The Quiet American
Captain America’s alter ego, Chris Evans, makes being a superhero look easy, but the real superpower, he tells Madeleine Ross, is the ability to quiet your brain when the noise gets loud
f you tried to sketch his character from his résumé alone, you’d peg Chris Evans as an affable, swaggering, red-state jock whose raison d’être is fame and a large pay cheque. The 35-year-old actor is king of the blockbuster superhero genre; he’s played Captain America in three eponymous Marvel adaptations and two Avengers movies, and has starred in three Fantastic Four films. Peppered throughout this CV of box office record-breakers are teen flicks and romcoms. He was the high school heartthrob in Not Another Teen Movie and the “Harvard hottie” in The Nanny Diaries.
His mass-market career trajectory, however, seems to jar with the contemplative, lumberjack-styled Evans I meet on a hazy evening in Shanghai. And buried in his résumé of blockbusters are some challenging, independent films. Evans played Jimmy in a 2008 adaptation of Tennessee Williams’ The Loss of a Teardrop Diamond, appeared in the dark 2007 sci-fi thriller Sunshine and recently directed his first feature, Before We Go, in which he also starred. A homage to the 1995 film Before Sunrise, Before We Go chronicles the friendship of two strangers over the course of an evening in New York.
“It was exciting, it was challenging, it was educational,” he says of directing Before We Go, adding that he plans to spend more time behind the camera once his acting contract with Disney’s Marvel Studios ends. “You never understand how difficult it is until you actually do it. There are always unforeseen challenges when making a film and I had a few, but I learned from them. Hopefully I’ll make some adjustments on the next outing.”
He’s always been fascinated by the way stories are translated from script to screen. “With every movie that I made, I always had an idea of what I thought the movie would be, then I would see the film and it would vary to some degree. I think that sparked an interest in storytelling versus acting. My agents would say I was notorious for liking every script that I read; I liked them because in my head I saw a movie that I enjoyed, which may or may not come to fruition based on who ended up helming the film. So I wanted an opportunity to bring the stories I saw in my brain to life.”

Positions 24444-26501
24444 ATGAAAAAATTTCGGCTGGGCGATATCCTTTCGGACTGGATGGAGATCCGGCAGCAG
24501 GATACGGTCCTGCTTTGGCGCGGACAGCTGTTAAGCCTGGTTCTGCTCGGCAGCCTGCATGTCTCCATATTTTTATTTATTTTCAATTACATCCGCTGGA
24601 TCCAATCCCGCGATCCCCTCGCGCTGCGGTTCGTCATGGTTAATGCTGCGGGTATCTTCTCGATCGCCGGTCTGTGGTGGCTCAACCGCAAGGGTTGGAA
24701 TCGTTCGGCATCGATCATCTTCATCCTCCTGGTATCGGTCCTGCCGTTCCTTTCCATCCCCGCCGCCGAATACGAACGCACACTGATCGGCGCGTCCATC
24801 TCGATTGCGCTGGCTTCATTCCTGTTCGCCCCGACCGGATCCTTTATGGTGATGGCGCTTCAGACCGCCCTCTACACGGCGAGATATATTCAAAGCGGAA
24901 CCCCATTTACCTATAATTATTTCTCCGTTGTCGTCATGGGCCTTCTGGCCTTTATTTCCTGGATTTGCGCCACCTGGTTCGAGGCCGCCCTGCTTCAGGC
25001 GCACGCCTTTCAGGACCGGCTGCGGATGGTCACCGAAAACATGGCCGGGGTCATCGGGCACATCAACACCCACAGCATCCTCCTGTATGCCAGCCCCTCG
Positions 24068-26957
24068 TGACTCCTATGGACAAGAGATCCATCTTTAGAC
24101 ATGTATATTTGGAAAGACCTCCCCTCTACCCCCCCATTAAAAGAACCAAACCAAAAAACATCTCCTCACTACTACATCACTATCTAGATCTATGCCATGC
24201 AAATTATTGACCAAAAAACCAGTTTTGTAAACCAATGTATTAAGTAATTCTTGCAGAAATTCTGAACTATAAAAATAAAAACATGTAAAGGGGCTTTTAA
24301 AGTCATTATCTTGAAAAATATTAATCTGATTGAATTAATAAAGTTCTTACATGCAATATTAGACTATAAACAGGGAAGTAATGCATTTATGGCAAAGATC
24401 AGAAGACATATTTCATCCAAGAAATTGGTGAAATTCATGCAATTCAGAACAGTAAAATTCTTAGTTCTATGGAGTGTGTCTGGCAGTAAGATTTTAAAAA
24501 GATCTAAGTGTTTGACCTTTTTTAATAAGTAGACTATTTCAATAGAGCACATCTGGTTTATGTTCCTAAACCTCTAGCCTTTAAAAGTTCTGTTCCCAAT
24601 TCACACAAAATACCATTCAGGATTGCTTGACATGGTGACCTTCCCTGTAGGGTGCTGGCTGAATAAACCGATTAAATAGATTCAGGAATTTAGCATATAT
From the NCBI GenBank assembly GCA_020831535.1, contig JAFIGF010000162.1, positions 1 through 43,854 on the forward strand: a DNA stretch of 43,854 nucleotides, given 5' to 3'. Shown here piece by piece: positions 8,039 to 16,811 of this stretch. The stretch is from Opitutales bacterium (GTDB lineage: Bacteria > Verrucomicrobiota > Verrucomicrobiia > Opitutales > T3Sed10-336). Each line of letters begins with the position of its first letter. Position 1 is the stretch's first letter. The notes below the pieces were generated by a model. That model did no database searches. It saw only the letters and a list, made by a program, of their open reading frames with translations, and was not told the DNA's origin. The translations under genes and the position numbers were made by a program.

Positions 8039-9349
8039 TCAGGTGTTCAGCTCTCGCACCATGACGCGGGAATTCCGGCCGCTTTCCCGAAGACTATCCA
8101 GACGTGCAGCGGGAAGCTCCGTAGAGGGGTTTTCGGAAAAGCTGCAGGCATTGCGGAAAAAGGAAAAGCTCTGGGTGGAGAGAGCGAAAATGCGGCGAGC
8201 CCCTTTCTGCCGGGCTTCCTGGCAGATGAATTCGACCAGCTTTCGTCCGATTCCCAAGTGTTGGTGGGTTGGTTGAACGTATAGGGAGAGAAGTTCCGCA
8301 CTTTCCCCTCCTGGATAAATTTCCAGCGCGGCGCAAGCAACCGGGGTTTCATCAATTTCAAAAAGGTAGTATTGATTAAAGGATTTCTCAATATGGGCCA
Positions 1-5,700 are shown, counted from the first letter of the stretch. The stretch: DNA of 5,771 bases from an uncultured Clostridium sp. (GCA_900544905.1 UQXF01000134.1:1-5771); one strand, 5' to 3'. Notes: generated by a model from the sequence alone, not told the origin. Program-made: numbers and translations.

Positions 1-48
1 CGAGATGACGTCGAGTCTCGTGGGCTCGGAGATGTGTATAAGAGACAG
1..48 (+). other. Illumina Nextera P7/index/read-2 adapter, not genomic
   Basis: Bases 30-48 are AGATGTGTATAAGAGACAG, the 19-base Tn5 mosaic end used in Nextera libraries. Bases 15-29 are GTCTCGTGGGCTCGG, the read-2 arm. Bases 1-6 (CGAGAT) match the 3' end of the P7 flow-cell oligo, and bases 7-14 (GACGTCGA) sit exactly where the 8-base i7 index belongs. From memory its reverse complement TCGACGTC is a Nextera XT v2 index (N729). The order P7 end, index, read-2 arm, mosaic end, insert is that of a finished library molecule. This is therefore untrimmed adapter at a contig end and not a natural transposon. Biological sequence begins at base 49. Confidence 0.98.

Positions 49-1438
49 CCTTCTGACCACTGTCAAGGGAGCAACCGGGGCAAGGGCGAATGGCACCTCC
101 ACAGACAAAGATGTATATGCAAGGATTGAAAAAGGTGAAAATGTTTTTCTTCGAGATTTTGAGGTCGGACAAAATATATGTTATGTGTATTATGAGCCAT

He has always enjoyed the technical side of filmmaking. When acting, he likes to be fully briefed as to how a director will capture a scene. “I enjoy understanding what the camera’s responsibility is because it can change the way the scene is spoon-fed to the audience. Some actors think that’s too much information; they would rather be given direction based on their character, but I like having it all.” What kind of director is he? “That’s tough. I think I give more information than actors might want. I enjoy dealing with technicians. There are some actors that prefer more visceral, creative input, then there are actors who are truly technically based—you can give them black-and-white information and they really know how to translate that into artistic expression.”
A constant concern for actors is the risk of being typecast. For Evans, who has hitched his wagon so completely to the character of Captain America, the risk presumably looms large. Does he think this role has been a blessing or a curse? “Oh, a blessing,” he assures me in his calm, resonant drawl (one thing unmistakably “movie star” about Evans is his deep, hypnotic voice). “You’ve really got to stretch to find the curse aspect. I think there are pros and cons to anything, but the pros radically outweigh the cons.”
In a few days Evans will head back to Massachusetts, where he was raised, to join his family for Thanksgiving. “I’ll be back there, surrounded by people that I love, that love me, and it’s got nothing to do with acting, with your career. It’s a nice way to just be present.” I ask if he has a Thanksgiving duty—whether, for example, he carves the turkey or seasons the pumpkin pie. “I’m the whisky guy,” he smiles—an apt response considering he is an ambassador for Pernod Ricard-owned Scotch whisky brand Chivas Regal Ultis. (Evans is in